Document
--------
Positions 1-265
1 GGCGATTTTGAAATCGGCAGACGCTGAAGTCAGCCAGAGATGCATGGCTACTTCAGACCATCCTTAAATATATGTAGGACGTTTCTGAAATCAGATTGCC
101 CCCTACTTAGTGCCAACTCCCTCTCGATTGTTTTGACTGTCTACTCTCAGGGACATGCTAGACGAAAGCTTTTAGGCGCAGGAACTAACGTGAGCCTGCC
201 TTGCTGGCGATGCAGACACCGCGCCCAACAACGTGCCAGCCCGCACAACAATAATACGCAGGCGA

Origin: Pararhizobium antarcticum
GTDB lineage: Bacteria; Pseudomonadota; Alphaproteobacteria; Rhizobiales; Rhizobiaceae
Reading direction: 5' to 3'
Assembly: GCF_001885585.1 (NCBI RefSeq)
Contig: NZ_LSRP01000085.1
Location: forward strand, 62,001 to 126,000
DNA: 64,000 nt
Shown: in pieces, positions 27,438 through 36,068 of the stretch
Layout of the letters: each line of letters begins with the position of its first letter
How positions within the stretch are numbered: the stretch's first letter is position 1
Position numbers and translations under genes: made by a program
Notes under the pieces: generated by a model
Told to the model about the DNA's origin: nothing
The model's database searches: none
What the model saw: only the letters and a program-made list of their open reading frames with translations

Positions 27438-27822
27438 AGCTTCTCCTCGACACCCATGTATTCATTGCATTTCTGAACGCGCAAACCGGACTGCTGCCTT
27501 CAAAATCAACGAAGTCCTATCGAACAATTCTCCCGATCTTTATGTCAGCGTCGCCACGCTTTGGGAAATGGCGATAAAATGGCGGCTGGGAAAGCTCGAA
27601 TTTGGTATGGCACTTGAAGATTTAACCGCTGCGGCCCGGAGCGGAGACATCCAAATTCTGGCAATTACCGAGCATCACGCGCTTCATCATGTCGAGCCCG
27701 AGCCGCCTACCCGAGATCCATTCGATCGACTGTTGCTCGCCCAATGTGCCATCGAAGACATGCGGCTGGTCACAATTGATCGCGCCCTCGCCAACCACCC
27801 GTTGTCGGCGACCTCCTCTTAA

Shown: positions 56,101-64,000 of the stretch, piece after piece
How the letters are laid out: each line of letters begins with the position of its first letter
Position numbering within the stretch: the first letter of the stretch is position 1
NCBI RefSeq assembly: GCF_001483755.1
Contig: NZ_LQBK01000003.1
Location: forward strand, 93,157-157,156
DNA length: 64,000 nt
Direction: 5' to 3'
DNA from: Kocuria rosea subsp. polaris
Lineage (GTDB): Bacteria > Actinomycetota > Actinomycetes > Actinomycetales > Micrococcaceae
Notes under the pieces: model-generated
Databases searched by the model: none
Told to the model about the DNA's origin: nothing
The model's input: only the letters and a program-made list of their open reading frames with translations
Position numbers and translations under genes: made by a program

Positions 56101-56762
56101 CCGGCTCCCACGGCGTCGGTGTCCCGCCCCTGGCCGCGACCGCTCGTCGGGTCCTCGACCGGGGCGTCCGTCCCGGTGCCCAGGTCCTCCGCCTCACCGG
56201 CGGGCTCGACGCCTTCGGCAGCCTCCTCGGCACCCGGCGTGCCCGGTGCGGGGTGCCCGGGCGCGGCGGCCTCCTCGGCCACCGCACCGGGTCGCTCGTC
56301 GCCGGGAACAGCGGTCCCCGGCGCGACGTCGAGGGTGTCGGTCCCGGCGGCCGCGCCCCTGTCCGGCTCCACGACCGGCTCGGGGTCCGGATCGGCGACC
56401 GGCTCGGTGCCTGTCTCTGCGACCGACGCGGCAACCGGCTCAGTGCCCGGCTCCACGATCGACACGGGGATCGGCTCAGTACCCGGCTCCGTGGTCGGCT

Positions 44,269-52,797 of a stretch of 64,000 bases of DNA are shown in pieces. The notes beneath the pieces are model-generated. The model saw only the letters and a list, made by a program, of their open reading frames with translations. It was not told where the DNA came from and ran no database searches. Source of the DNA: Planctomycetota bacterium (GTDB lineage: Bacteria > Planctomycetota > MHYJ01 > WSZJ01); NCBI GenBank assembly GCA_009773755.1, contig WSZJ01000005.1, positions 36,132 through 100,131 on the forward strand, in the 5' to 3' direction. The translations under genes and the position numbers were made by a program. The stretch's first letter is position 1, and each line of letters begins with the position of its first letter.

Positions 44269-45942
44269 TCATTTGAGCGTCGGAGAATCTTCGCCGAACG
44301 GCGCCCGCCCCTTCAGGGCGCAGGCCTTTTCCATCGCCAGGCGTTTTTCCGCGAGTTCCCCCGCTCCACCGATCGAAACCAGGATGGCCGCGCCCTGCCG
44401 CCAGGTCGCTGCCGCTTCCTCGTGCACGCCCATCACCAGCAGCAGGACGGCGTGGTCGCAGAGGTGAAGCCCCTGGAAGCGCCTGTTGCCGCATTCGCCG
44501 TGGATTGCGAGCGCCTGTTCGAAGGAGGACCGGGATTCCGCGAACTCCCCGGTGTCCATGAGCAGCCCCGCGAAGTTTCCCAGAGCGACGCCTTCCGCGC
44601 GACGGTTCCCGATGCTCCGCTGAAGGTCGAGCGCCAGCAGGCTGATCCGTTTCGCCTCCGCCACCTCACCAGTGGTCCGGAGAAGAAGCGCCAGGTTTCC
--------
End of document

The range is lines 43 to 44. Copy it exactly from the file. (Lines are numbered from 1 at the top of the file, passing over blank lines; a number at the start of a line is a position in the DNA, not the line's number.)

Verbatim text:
56201 CGGGCTCGACGCCTTCGGCAGCCTCCTCGGCACCCGGCGTGCCCGGTGCGGGGTGCCCGGGCGCGGCGGCCTCCTCGGCCACCGCACCGGGTCGCTCGTC
56301 GCCGGGAACAGCGGTCCCCGGCGCGACGTCGAGGGTGTCGGTCCCGGCGGCCGCGCCCCTGTCCGGCTCCACGACCGGCTCGGGGTCCGGATCGGCGACC